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The Nutrition of Salmon

Fitday Editor

To say that salmon is a popular food would be an understatement. A big reason for the popularity of the food has to do with the fact that a lot of health benefits are associated with it. Categorized as an oily kind of fish, salmon has flesh that is generally red to orange, though, more rarely, there are white-fleshed salmon which you can find in the wild. This famous and natural color of salmon is largely due to the carotenoid pigments which are found in the flesh. Salmon are generally found along the coasts of the Pacific Ocean as well as the North Atlantic; they have also been introduced in the Great Lakes region of North America. Salmon has been eaten as a way of shoring up the health of people for quite some time already.

Omega-3 Fatty Acids

The characteristic that sets salmon apart and makes it pretty desirable as far as health foods go is the high content of omega-3 fatty acids, which are beneficial to not only adults, but even children. You want to have more omega-3 fatty acids in your diet due to the heart benefits that it provides. Research has shown that omega-3 fatty acids can stave off heart disease and then even lessen the mortality rate among current heart attack survivors. One serving of ocean-caught, Atlantic salmon will already net you almost two grams of omega-3 fatty acids. This characteristic of omega-3 fatty acids is found in these high quantities only in another kind of fish, the mackerel, which has even more omega-3 fatty acids than does salmon.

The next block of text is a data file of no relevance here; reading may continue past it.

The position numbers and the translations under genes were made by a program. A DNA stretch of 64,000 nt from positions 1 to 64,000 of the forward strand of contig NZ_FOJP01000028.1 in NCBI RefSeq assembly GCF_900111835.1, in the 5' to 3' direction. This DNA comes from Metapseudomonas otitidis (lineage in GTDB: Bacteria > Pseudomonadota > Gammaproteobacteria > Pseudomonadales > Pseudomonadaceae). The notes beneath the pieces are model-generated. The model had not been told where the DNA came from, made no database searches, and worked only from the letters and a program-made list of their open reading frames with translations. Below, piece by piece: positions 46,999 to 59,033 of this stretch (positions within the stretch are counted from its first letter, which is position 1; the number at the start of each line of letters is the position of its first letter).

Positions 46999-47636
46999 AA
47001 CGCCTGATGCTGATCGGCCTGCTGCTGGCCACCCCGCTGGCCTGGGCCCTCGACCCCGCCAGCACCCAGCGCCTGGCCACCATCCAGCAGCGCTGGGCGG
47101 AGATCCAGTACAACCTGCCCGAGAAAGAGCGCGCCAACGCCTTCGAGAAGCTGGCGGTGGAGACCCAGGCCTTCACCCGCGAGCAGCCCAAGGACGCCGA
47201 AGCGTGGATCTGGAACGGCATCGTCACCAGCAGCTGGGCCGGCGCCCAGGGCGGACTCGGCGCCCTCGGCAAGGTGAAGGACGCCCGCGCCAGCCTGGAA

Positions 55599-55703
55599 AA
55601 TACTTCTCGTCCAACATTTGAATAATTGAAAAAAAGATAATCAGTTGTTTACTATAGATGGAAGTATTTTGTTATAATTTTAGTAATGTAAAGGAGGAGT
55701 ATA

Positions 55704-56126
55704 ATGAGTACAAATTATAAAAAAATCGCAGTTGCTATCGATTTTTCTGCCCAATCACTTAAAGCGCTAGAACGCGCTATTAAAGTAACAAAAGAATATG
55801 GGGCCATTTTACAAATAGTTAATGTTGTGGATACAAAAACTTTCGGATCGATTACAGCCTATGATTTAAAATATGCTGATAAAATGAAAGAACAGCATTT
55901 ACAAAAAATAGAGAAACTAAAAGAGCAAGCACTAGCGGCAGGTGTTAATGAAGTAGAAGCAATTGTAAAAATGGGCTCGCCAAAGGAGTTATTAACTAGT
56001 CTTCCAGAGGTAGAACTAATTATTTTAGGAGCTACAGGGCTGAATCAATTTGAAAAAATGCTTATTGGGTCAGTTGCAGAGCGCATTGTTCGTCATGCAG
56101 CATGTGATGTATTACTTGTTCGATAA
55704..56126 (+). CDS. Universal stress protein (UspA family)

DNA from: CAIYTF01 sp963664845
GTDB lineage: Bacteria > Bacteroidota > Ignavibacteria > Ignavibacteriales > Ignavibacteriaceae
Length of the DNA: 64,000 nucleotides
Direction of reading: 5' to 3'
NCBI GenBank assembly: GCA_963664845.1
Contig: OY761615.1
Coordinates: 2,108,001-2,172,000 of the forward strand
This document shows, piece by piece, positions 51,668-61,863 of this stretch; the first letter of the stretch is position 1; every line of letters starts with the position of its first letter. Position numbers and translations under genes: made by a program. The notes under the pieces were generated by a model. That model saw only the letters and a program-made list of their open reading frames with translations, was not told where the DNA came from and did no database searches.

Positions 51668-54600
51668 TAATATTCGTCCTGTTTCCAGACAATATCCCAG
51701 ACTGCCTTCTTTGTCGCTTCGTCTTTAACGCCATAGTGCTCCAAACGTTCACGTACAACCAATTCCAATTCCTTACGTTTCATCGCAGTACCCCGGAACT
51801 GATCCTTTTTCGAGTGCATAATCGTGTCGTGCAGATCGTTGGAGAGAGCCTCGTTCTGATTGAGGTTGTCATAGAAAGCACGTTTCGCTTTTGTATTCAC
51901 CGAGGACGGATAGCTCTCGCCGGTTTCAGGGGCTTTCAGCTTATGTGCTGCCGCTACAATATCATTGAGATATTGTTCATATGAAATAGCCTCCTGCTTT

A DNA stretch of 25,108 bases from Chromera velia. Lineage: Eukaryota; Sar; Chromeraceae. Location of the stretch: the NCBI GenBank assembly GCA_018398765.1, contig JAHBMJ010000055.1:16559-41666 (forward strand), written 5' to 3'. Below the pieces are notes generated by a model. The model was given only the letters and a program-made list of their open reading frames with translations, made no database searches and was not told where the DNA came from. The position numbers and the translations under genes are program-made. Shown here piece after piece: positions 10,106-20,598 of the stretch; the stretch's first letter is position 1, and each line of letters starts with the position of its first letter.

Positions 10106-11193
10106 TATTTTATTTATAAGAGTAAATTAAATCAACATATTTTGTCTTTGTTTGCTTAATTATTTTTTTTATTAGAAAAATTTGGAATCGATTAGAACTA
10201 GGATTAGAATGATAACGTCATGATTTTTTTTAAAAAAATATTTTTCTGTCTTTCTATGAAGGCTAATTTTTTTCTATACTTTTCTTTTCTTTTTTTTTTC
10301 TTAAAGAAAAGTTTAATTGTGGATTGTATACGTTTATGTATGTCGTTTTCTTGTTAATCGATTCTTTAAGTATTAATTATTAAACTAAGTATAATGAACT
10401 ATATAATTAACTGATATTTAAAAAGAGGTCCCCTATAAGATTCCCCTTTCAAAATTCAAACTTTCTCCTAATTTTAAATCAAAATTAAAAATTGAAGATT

Trans-Fatty Acids

Trans-fatty acids, put simply, are deleterious for your body. They are connected to LDL cholesterol, which is branded as the bad kind of cholesterol. As if that wasn't enough, trans-fatty acids also reduce the good kind of cholesterol, called HDL cholesterol, which just heightens the risk of people succumbing to either stroke or heart disease. Trans-fatty acids have been linked to Type 2 Diabetes. Salmon is very low in these toxic types of acids, which is great, considering that in 2003, the FDA actually recommended that Americans' daily intake of trans-fatty acids be as low as possible. If you want salmon that is truly low in trans-fatty acids, though, you must be sure to buy the ocean-caught kind of salmon, as processed salmon is still relatively higher in trans-fatty acids.


If you have not been sold on salmon's nutritional value just from the above mentions of omega-3 fatty acids and trans-fatty acids, then consider how low in calories salmon is. In just one serving of salmon, you get only 183 calories; to put that into perspective, both chicken and beef have higher calorie counts per single serving, as do other forms of fish. Adding more ocean-caught salmon into your diet is an effective way of lowering your caloric consumption.

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